NOTE1: From 2015-2016 this course is not given as telelecture any longer
NOTE2: From 2015-2016 the evaluation method is changed: there is a written exam at the end in addition to the challenges
Who gives this course:
- Sandro Etalle (responsible)
- Davide Fauri, (assistant)
- a few guest lectures.
Semester 1, Quartile 2. Course code: 2IMS20
on Tuesdays, hours 5 and 6 (13.45 -- 15.30)
and Thursdays, hours 3 and 4 (10:45 -- 12:30)
Bureaucracy Students from Nijmegen have to be enrolled at the TU/e,
and enroll in the cursus, via canvas.tue.nl
Slides (which are being updated during the course) and other course material can be accessed
directly at our svn repository here.
- Additional material on writing a metasploit can be accessed
directly at our svn repository here.
- Obligatory reading 1:Analysis of the cyber attack on the Ukrainian
power grid, by T. Conway, R. M. Lee,
M. J. Assante. SANS ICS, 2016. Available at:
- Obligatory reading 2: Framing Dependencies Introduced by
Underground Commoditization, by Kurt Thomas, Danny Huang, David
Wang, Elie Bursztein, Chris Grier, Thomas J. Holt, Christopher
Kruegel, Damon McCoy, Stefan Savage, Giovanni Vigna. Available at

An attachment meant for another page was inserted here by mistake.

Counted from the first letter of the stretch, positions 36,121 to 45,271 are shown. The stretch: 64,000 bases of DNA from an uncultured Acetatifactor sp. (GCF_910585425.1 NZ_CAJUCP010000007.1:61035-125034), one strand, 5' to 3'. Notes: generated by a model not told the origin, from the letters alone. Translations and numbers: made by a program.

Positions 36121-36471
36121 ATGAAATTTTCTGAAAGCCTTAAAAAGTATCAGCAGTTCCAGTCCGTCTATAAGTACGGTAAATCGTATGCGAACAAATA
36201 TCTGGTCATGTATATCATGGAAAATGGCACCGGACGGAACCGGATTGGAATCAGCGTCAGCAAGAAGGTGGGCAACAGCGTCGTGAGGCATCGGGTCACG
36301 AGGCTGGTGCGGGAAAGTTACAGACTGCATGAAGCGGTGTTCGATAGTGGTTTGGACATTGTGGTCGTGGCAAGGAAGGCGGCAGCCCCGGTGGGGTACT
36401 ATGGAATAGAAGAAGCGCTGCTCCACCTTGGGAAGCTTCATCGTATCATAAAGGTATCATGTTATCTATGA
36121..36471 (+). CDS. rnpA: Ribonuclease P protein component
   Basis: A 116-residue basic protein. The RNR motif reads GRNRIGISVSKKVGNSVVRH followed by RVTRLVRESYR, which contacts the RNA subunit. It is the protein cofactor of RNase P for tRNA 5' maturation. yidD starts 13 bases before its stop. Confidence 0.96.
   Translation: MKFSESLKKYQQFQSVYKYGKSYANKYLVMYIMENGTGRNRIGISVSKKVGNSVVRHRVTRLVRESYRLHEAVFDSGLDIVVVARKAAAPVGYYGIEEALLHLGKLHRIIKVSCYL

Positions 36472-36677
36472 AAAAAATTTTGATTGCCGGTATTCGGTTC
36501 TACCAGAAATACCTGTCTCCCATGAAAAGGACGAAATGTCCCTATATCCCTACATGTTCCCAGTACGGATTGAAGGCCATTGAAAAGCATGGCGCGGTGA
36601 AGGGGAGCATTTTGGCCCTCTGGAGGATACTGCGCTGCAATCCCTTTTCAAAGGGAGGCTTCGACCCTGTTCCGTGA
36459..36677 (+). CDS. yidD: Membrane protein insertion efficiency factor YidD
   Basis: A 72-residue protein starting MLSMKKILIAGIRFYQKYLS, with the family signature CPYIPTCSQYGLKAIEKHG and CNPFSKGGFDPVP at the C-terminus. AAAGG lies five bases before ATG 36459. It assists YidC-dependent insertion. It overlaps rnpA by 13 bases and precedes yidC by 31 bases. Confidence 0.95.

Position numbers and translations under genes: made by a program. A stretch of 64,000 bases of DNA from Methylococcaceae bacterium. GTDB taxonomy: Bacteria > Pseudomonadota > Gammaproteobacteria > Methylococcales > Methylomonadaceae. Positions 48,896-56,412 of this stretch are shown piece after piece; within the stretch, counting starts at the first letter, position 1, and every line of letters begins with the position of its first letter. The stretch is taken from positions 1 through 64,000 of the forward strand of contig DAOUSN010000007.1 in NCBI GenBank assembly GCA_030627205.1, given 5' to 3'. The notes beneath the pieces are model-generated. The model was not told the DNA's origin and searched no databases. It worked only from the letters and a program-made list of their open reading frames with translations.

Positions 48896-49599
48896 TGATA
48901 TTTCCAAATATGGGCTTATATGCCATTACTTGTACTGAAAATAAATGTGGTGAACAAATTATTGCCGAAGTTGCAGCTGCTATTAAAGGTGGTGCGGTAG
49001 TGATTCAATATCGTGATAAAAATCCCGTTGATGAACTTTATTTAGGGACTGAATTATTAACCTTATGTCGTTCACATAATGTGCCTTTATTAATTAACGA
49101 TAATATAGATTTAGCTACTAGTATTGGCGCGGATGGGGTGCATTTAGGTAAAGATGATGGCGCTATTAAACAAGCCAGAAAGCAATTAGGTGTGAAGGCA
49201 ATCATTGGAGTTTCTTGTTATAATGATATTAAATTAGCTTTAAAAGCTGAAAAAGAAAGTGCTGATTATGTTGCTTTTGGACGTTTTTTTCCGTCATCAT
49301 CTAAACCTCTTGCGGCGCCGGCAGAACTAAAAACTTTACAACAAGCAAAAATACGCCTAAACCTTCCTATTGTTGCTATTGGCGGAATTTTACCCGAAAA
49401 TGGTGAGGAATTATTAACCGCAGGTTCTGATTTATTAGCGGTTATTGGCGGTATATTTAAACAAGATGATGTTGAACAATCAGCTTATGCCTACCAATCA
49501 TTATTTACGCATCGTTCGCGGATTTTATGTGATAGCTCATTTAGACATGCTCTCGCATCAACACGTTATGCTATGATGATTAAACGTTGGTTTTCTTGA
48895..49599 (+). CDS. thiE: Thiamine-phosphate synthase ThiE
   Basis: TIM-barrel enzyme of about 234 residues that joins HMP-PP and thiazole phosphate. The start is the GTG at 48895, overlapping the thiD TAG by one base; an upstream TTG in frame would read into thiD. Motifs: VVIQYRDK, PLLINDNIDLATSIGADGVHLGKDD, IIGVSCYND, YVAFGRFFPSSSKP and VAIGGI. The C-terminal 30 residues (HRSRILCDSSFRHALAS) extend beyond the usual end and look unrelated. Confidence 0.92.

- Obligatory reading 3: Investigation Report for the
September 2014 Equation malware detection incident in the US,
- Obligatory reading 4:
article that describes a safety-related automotive attack on a Jeep by Miller and Valasek
- Obligatory reading 5:
article that describes ransoomware that is targeting in-vehicle
environments by Escrypt
- Obligatory reading (lecture of Luca Allodi): Workman,
Michael. Wisecrackers: A theory-grounded investigation of
phishing and pretext social engineering threats to information
security. Journal of the Association for Information Science and
Technology 59.4 (2008): 662-674. Available at
(or similar address, look for it on the internet, possibly from
the TU/e network).
- Obligatory reading (lecture of Luca Allodi): Branch, Federal
Network Resilience Cybersecurity Assurance. Unintentional Insider
Threats: Social Engineering. (2014). only the sections: 3, 5,
6.1, 6.2, 6.3 Available at
- Obligatory reading (lecture of Luca Allodi): Framing Dependencies
Introduced by Underground Commoditization by Kurt Thomas et al.
Available at https://cseweb.ucsd.edu/~savage/papers/WEIS15.pdf
- For the part on ransomware:
- Bruce Schneier on the Equifax Hack https://www.schneier.com/crypto-gram/archives/2017/1115.html
Grading is determined by a combination of assignments (50%), a written
exam at the end of the course (50%).
- There is no test exam. Why? There are very few things that change as fast as
cyber-attacks. Therefore, the content of this course
changes literally every year, making it impossible for us to have a test
exam that would be relevant for more than one edition of the
- The questions on the written exam are obviously on the whole
program covered by the course, therefore including guest lectures. The exam is not open boek. Expect open questions;
they could be on anything discussed during the lecture, including (but not limited to):